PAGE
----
Sometimes what stands between you and the thinner, healthier version of yourself is procrastination.
I know it doesn’t feel like that. It feels like you just don’t have time.
You know what I mean: You can’t chop up all those vegetables to make a healthy meal after a long day at work. You can’t fit in a workout when you’re running between the kids’ school and the doctor’s appointments with your parents. You tell yourself you’ll take time to take better care of your health… LATER.
Well, later never really does come.
There’s always something else to do… Something that seems more urgent. And don’t get me wrong, those are important things.
But, so is the food that you nourish your body with, and how you even think about taking care of yourself.
So, how can you do it all?
First, you don’t.
There are inevitably things you are doing that don’t need to be done. If you truly can’t find 30 minutes to exercise…
it’s time to evaluate how you spend your time.
I challenge you to track how you are spending your time every day for the next week, and get a solid inventory of what you are actually spending your time on.
What kind of commitments do you have, and are they necessary? Are they fulfilling?
Are you spending too much time on social media? (no judgment)
Are there household tasks that can be delayed or delegated?
Once you’ve got a good understanding of how you’re actually spending your time, be intentional about looking for spaces in your week where you can replace low-priority activities with higher priority ones.
Here are some tips to get you in action, because only by taking daily action will you reach your goal.
- Just take 5 (or 10) minutes. By starting small with your new activity, you won’t feel so overwhelmed.
- Tackle one goal at a time. You may have a lot you know you need to work on. That’s okay. You can do that one step at a time. If you take on too much at once, especially without support and guidance, it is very easy to fall back into old habits. Give yourself permission to make sustainable changes.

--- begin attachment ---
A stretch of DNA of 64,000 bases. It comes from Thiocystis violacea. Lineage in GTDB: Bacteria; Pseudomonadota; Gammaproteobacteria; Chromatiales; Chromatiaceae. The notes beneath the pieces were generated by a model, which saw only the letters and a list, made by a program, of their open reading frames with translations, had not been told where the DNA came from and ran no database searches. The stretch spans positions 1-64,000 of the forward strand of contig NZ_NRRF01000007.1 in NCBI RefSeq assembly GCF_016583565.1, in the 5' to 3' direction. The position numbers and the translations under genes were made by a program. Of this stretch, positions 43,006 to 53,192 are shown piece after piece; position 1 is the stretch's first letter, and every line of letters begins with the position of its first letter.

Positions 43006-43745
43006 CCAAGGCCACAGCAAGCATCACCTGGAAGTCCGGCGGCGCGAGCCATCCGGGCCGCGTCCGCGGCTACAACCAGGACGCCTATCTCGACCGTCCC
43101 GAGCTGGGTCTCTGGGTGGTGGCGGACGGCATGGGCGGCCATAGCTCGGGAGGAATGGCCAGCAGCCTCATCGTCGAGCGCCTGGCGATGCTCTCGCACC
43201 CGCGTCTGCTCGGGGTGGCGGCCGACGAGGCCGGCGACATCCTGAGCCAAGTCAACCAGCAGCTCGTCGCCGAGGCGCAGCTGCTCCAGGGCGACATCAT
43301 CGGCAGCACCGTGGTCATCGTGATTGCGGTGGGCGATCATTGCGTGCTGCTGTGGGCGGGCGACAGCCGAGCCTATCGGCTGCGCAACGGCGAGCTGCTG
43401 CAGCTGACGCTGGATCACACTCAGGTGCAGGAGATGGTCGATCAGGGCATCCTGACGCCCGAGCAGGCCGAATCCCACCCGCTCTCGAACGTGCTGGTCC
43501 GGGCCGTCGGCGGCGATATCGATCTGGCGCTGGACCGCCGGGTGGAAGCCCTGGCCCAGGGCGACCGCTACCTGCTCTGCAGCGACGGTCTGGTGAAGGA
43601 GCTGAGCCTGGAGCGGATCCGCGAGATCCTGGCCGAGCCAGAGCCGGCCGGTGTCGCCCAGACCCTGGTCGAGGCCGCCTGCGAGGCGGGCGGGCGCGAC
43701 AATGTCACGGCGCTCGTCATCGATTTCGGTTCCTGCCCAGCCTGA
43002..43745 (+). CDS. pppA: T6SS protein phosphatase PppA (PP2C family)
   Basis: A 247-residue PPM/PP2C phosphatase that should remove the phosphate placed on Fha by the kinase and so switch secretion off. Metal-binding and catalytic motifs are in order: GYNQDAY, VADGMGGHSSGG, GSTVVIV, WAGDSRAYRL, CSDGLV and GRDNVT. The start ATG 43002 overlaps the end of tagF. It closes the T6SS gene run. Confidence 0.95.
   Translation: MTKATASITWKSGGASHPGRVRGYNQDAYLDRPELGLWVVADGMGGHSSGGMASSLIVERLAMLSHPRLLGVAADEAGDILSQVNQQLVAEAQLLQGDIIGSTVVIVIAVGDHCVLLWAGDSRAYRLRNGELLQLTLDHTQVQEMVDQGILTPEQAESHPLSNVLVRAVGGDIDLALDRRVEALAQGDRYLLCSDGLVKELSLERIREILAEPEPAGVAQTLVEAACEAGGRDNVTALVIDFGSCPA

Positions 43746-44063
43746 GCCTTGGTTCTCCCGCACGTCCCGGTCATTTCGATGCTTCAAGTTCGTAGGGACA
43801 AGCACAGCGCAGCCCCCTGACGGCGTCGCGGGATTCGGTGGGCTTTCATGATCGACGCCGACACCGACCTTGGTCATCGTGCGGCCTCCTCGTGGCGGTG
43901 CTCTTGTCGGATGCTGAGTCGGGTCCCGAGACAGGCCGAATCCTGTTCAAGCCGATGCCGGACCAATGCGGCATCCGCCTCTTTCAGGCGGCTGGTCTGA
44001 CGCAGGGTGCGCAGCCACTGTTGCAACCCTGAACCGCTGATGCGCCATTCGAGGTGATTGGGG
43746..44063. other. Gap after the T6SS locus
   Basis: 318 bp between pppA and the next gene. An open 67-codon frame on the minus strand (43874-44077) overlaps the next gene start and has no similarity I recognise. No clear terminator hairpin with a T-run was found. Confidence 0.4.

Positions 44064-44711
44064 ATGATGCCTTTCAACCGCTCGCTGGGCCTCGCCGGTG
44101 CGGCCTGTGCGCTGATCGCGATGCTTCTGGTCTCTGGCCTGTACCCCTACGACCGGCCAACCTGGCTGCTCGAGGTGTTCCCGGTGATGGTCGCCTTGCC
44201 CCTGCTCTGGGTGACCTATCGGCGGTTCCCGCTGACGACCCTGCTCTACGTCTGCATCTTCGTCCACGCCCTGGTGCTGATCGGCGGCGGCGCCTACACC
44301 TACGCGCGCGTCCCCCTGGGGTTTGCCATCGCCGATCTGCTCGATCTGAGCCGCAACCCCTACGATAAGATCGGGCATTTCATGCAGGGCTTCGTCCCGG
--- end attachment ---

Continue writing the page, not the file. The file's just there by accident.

- Ask yourself why. Why are you making this change? What will it really do for you? How will your life be different one month, one year, 10 years from now? Don’t just focus on the health benefits.
- Will you feel more confident?
- What will that confidence open up for you?
- Will you have more energy?
- What will you be able to do with all that energy?
- Then visualize it. Really create a clear mental picture of yourself after you’ve reached your goal. This can be powerfully motivating!
- Make it fun! When an activity seems like a chore, of course you don’t want to follow through! So, find a way to make your new activity feel like a little party.For example: If you don’t usually enjoy cooking (hey, I totally get that!): Play music, dance, get creative, buy a new gadget. Enlisting a helper can make it more fun AND easier (maybe… depends on the helper, LOL)
Listen, I know it’s not easy. You are going to have to push yourself to make that time happen for you every day. But, I promise, it really can be done. It really is worth it.
Something that has stuck with me from the years I’ve worked in hospice is this: Our day to day busy-ness is meaningless. What really must get done, will get done by someone no matter what. The rest of the time, that’s for you to decide.
How do you want your day to go?
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